3) “It is sectarian violence”
It’s not sectarian violence in that Shias and Sunnis are killing each other – they are not. It’s sectarian in the sense that certain people target minorities in lieu of their sectarian identity. Perhaps, a more apt description would be ‘violence against minorities’.
It is not that people are not killed for many other reasons in Pakistan. Certainly many are crushed under poverty, corruption, senseless violence and the likes. However, to deny that Shias and other minorities experience violence at the hands of extremists, precisely because of their identity, is to deny the nature of their oppression. There have been countless incidences where the attackers asked the name of the person, looked that their identification cards, made sure they had Shia names, and then killed them close range. There have been incidences in Muharram where the attackers tore off the men’s shirts to see if there was scarring from churri ka matam, as such scarring is permanent and sign of a “fervent” Shia.
Rebranding violence against minorities as ‘sectarian violence’ is an attempt to make it more palatable for the majority, so they can feel comforted that it happens both ways. But since their families are largely unaffected by these sorts of deaths, it essentially helps them forget about it. To label such a killing, an act of senseless of violence that plagues Pakistan in general, is to deny the collective experience of despair that minorities suffer from in virtue of that collective identity.
4) “If you don’t wish to be targeted, then do not be so public about your religion”
Ithna‑Asheri Shias do take out processions in Muharram, particularly on the 10th of the month. There are loud speakers involved. There is marching, mourning, and matam. Even though these processions are approved by local governments, many mainstream Sunni Muslims are often heard saying that Shias should not practice their ‘offensive’, and obviously ‘bida’ version of Islam so publicly. If Shias do not wish to be become targeted by extremists, then they shouldn’t ‘flaunt’ their religious practices in broad daylight. Most recently, when pilgrims on the way by road to Iran were stopped outside Quetta (women and children weren’t spared), Pakistan’s interior minister asked why pilgrims couldn’t fly to Iran and suggested they only took road trips to facilitate two-way smuggling route (drugs, diesel, medicines and the likes).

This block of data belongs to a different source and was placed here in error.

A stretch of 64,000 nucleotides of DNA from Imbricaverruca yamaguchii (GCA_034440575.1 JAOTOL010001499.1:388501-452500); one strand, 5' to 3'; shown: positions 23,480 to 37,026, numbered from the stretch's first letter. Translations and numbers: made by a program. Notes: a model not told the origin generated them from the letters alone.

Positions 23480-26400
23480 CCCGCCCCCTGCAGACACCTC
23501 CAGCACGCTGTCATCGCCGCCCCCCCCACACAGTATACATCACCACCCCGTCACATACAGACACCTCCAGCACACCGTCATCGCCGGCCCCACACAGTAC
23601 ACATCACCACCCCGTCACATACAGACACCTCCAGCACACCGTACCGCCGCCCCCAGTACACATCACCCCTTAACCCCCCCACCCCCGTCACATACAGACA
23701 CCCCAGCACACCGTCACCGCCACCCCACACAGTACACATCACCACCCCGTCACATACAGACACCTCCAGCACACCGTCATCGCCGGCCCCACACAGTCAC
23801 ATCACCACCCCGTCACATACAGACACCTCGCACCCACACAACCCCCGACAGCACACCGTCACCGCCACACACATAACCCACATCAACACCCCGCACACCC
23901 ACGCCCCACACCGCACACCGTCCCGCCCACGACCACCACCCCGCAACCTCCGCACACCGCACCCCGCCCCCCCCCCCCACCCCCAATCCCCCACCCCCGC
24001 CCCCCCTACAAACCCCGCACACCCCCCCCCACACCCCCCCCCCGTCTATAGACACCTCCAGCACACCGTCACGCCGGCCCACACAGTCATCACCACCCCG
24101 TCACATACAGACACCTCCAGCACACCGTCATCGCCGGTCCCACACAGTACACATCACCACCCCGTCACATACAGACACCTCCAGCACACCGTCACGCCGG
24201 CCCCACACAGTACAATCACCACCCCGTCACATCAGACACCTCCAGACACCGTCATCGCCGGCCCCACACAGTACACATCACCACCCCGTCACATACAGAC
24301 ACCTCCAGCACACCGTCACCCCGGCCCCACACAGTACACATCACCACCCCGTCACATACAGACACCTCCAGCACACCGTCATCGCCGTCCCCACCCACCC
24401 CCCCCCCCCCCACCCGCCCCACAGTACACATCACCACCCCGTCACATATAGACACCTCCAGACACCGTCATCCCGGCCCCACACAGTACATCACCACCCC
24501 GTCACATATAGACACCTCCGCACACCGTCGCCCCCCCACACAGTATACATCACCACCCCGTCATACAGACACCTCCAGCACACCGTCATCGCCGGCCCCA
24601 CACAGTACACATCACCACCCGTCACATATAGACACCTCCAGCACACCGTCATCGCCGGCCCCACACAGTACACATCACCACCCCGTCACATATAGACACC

When one belongs to the majority and the equation of power and justness is so skewed against the minorities, it is very hard to process your sense of identity. But if you can place something on the other side of the equation, something that helps you put some sort of blame on the other side (‘but Shias could practice their religion ‘differently’, and much would be better’), then your mind can reconcile with the injustice a little more easily. This sort of complaint turns the injustice of being targeted on its head. It seeks to place the blame of the killing on the minority, and gives credence to the violence of oppressors.
What can we do?
One thing we can do is stop judging/condemning other people’s religious doctrine. It is perfectly fine to discuss the cultural or religious practices of Shias, Christians, or Hindus. It’s even fine to assert your reason for believing what you believe (more power to you for actually having a reason).
It’s another to call others kafir or their practices bida. Once you cross that line of labelling another person’s beliefs as a perversion, you are creating an environment not of pluralism and diversity, rather one of hatred and otherness. It is only a small step from labelling someone a kafir, to accepting the “fate” of kafirs to be carried out.
So, if you are in company of your friends, and one of them starts rattling off why Shias are ‘polluters’ of Islam, don’t be a silent bystander. You can walk away. Or if you are close enough to that person, engage them, and tell them: Yes, Shias/Hindus/Ahmadis may be wrong (or not! – who is anyone to make judgment on the totality of another with such impunity – except God), but they have a right to practice whatever they perceive to be right, and as mainstream Sunnis, we should protect their right to practice their religion, because they are citizens of this country as much as we are.
Ultimately, Pakistan needs to embrace an overarching national identity that is free of any one interpretation of religion and any particular ethnicity, and hopefully, then we can have a chance for pluralism to flourish.
The views expressed by the writer and the reader comments do not necessarily reflect the views and policies of The Express Tribune.